Poonam Pandey Death Cause: Cervical Cancer Causes, Symptoms And Treatment

The nation woke up today with the tragic news of the death of social media personality, model turned actress Poonam Pandey, from an advanced case of Cervical Cancer. Her death has once again brought to the fore the incidence of Cervical Cancer in women.

It is estimated that 604,000 women are diagnosed with Cervical Cancer, and about 50% of these women succumb to the disease. What is even more tragic is that Cervical Cancer is one of the most treatable forms of cancer.

As per WHO statistics, Cervical Cancer is the fourth most common form of cancer in women. The cancer affects the cervix region, which is the portion of the female reproductive system that connects the vagina to the mouth of the uterus or cervix. As already mentioned, it can be easily cured if the cancer is detected early. Even in advanced stages, the cancer can be treated with proper treatment. Cervical Cancer can be prevented with vaccination, which must be done for girls between the ages of nine to fourteen years. The Government of India has initiated an ambitious program to include the Cervical Cancer vaccine in the vaccination schedule of the nation, and Finance Minister Nirmala Sitaraman has also allocated funds in the Interim Budget of 2024.

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Cause of Cervical Cancer

Ninety-nine percent of cervical cancer is caused by the Human Papillomavirus (HPV), which is usually transmitted sexually and affects the throat, genitals, and the skin. The WHO says that almost all sexually active adults can get infected, though most of them are asymptomatic. India has already developed its desi HPV vaccine, which is a quadrivalent vaccine and is scheduled to be introduced under the National Universal Immunization Program (UIP) as a twin-dose regimen for adolescent girls.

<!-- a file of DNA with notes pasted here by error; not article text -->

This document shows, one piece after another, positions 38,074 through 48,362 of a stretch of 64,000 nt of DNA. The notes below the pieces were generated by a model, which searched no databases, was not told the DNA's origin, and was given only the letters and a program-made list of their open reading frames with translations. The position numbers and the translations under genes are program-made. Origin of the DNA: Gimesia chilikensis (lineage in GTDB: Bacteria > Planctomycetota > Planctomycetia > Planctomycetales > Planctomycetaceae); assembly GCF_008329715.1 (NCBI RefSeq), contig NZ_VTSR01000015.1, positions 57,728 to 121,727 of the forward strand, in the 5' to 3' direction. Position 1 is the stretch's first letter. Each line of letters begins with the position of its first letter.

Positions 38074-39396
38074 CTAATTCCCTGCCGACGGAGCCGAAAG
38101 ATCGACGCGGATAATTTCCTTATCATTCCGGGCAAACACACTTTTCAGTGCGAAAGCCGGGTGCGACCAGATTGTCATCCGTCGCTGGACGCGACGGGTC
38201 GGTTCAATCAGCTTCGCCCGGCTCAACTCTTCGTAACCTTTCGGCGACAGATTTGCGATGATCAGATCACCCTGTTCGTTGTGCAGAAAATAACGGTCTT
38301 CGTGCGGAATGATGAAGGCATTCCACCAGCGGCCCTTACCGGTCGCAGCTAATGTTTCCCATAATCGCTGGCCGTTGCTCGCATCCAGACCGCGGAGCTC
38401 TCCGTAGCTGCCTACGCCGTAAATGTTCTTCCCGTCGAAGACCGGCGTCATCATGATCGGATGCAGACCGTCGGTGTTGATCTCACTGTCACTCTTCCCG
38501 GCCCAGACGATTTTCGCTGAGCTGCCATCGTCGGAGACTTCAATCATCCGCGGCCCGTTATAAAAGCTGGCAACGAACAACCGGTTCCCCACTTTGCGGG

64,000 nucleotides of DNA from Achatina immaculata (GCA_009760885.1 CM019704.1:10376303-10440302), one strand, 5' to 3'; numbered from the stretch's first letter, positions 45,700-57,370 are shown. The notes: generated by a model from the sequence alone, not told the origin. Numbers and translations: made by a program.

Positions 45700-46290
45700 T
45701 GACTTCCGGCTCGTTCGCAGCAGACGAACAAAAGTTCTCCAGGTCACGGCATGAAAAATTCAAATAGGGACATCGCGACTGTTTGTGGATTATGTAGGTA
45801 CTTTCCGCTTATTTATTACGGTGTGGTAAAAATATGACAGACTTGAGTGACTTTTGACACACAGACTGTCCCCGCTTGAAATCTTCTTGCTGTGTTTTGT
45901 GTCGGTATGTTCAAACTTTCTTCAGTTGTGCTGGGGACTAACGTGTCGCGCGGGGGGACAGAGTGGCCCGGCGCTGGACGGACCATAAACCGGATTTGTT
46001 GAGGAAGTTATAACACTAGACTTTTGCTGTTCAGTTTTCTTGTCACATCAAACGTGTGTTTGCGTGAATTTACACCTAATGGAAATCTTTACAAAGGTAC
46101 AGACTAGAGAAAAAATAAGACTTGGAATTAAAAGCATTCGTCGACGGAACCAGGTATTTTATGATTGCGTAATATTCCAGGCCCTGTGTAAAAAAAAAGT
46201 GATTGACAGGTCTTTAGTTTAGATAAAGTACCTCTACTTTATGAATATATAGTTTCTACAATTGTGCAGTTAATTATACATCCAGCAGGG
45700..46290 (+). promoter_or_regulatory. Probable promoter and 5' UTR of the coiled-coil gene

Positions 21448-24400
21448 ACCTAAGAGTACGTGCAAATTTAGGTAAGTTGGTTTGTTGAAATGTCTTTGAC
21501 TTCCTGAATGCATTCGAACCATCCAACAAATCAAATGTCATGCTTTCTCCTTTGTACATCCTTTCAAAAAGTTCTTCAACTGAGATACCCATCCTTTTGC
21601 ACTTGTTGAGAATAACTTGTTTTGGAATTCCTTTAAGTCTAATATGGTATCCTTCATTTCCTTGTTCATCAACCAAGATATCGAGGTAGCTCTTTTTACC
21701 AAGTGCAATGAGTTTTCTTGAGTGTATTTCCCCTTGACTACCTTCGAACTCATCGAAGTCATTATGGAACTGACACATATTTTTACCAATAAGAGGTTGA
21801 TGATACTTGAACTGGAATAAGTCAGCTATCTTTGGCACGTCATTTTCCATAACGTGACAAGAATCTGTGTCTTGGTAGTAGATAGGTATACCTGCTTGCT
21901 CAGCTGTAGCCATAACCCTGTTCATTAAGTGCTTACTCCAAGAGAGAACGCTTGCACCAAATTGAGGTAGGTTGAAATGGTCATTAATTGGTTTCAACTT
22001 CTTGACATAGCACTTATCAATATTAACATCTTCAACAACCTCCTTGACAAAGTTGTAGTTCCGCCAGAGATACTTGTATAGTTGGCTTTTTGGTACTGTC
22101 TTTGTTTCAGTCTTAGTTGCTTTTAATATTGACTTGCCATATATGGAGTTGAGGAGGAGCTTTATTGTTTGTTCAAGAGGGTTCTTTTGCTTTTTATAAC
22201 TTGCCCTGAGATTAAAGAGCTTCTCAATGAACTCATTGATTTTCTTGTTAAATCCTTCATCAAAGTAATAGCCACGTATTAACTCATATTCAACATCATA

As already mentioned, most of the infections can be tackled by the immune system of the human body. However, repeated instances of infections can lead to malignancy or abnormal growth of the cells of the cervical region, and this can turn into cancer. The run-up to a full-blown incidence of Cervical Cancer can take up to 15 to 20 years, but for women with a weak or compromised immune system, this process can be reduced to 5 to 10 years. The high-risk groups include young mothers, women on hormonal contraceptives, STD sufferers, smokers, and women on immunosuppressive treatments.

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Symptoms and Treatment

  • Excessive bleeding during menses, during menopause, or coition
  • Leucorrhea or foul discharge from the vagina
  • Chronic back pain, weakness, and loss of appetite
  • Vaginal discomfort
  • Swelling in the legs

The diagnostic test for cervical cancer is a PAP smear, in which a swab of the tissues of the cervix region is taken and analyzed in the lab for any malignancy. A PAP smear test every six months will help to diagnose the incidence of Cervical cancer early, and proper treatment can be initiated. Treatment includes surgery, radiotherapy, and chemotherapy.

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